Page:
The Not-so Silver Lining of Cloud Ebooks

I’ve talked about ebooks in the cloud on this blog before, but with the launch of (partnered with Readings) and the imminent arrival of Google eBooks, we have two very viable cloud ebook systems setting up shop in Australia. Despite very different backing and support, these two platforms share a similar philosophy – ownership of and access to a book is essentially the same thing.

Technically, if you buy an ebook these days, you’re not really buying the book itself. It’s a common complaint and criticism of ebooks – the ebooks that are for sale are crippled with unreadable and ignored user agreements and with DRM (copy protection software). You can’t resell an ebook and you can’t share it with a friend (with some notable and limited exceptions). You don’t actually own anything physical, just the bits and bites of ones and zeros inside your e-reader or computer.

The  and Google eBooks systems don’t really give you any fewer rights to your book than if you bought it via the Kindle or iBooks stores. The difference is that there is no file to download. Instead, you access your book directly from Google or’s servers using your e-reading device. Your computer may temporarily store (or cache) a copy of the book so that you can read it while you’re not connected to the internet, but you never actually download a file to your desktop that can be moved around, copied or accidentally deleted.

The functional difference between accessing your ebook through the cloud or by downloading a file is negligible, and the possibilities offered by cloud ebook systems (instantaneous bookmark/notes/social network syncing etc) are exciting. Nonetheless, I can’t help but feel that a book I buy through a cloud ebook store is not really mine.

I do understand the frustration of people like Joseph Pearson, one of the people over at, who spent some time this week defending the concept of ebook ownership in the cloud to readers on the company blog. As he says:

And this is the point: if you “own” the ebook file, locked up with DRM — that’s actually the most anemic definition of “ownership” I can think of. I don’t see how — short of hacking it — that file is any insurance of your continued access to the book if you’ve purchased it from any of the major ebook platforms.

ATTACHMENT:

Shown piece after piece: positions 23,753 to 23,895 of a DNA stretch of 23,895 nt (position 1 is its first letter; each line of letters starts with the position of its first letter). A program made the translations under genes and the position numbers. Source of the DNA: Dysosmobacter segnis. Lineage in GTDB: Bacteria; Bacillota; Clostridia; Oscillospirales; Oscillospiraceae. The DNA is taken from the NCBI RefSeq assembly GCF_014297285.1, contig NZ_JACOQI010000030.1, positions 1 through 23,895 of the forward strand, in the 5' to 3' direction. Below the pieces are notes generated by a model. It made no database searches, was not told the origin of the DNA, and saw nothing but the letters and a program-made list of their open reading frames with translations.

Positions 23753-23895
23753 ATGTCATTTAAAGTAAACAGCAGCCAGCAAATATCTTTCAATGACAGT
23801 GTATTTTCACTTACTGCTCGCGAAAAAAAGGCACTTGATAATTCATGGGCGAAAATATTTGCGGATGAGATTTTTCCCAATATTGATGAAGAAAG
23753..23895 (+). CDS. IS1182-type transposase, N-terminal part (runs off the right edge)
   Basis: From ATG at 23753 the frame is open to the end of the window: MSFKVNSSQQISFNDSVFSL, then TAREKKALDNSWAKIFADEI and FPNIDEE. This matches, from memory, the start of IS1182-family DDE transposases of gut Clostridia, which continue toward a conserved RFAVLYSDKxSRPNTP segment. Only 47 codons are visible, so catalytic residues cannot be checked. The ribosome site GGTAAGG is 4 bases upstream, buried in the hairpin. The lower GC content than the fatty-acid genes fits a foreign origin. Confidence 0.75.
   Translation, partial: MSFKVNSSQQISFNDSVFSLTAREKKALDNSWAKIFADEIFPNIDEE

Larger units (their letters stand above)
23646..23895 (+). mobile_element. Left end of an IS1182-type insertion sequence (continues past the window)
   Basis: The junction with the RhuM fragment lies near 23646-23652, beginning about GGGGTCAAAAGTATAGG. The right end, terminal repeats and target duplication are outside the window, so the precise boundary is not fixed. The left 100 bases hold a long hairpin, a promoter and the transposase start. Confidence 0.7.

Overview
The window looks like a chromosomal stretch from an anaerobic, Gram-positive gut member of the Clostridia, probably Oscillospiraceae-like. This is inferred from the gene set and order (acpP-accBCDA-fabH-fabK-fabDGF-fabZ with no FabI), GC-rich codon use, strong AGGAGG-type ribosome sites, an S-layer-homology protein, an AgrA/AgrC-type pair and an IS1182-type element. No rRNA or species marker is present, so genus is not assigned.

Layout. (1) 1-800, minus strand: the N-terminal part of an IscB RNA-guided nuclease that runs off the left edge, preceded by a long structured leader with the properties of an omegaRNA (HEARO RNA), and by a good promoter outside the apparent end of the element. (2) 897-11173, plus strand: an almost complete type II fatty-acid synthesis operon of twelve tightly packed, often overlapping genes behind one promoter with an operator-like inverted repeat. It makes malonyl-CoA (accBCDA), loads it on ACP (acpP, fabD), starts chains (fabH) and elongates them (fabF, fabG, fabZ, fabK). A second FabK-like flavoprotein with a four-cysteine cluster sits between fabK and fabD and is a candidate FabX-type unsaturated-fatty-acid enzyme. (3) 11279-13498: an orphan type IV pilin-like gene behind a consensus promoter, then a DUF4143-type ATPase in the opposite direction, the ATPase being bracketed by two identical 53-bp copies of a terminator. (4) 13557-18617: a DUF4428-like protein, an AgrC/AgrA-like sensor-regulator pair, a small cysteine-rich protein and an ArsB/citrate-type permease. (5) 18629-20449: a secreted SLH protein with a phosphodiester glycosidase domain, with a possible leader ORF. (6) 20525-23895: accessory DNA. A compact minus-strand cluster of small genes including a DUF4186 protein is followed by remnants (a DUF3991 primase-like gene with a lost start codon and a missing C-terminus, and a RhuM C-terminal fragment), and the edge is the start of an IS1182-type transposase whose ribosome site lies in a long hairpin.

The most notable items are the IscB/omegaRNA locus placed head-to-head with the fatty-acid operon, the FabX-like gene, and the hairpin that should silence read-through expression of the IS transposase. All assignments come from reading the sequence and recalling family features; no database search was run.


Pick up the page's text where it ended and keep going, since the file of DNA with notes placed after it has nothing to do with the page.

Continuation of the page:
And this may well be the rub. When I buy an ebook, I like to think that given some light Googling and a bit of an investment of time, I can probably strip the DRM off the sucker. That means I own that file no matter what happens to Amazon or Apple’s servers. I don’t, in reality, bother doing this very often – but I know I could if I had to. Relying on cloud-only access to my book makes it feel more like rental than ownership – even if the DRM on an ebook makes it functionally the same.

Having said that, I doubt most ebook buyers think about this at all. So I’m interested in what you think. Do you buy ebooks? If so, where from? Would you consider buying ebooks through a cloud service like or Google eBooks? If not, why not? Do you consider the ebooks you do buy and download to be yours, and is DRM a consideration when you purchase? Even if you’ve never bought an ebook in your life, let me know whether this is something you think matters or would affect your purchase (or even the price you’d be willing to pay). Sound off and let me know in the comments below.

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Joel Naoum

Joel Naoum is a Sydney-based book editor, publisher, blogger and writer. He is passionate about the possibilities of social media and digital publishing opens up for authors, publishers, booksellers and the whole book industry.

11 thoughts on “The Not-so Silver Lining of Cloud Ebooks”

  1. I don’t like the system because I think it’s just a way of vendors controlling what they sell even more than getting a DRM file from Amazon. As a publisher I don’t like the whole DRM setup. I think Creative Commons licences are much more reflective of what copyright should be in a digital environment.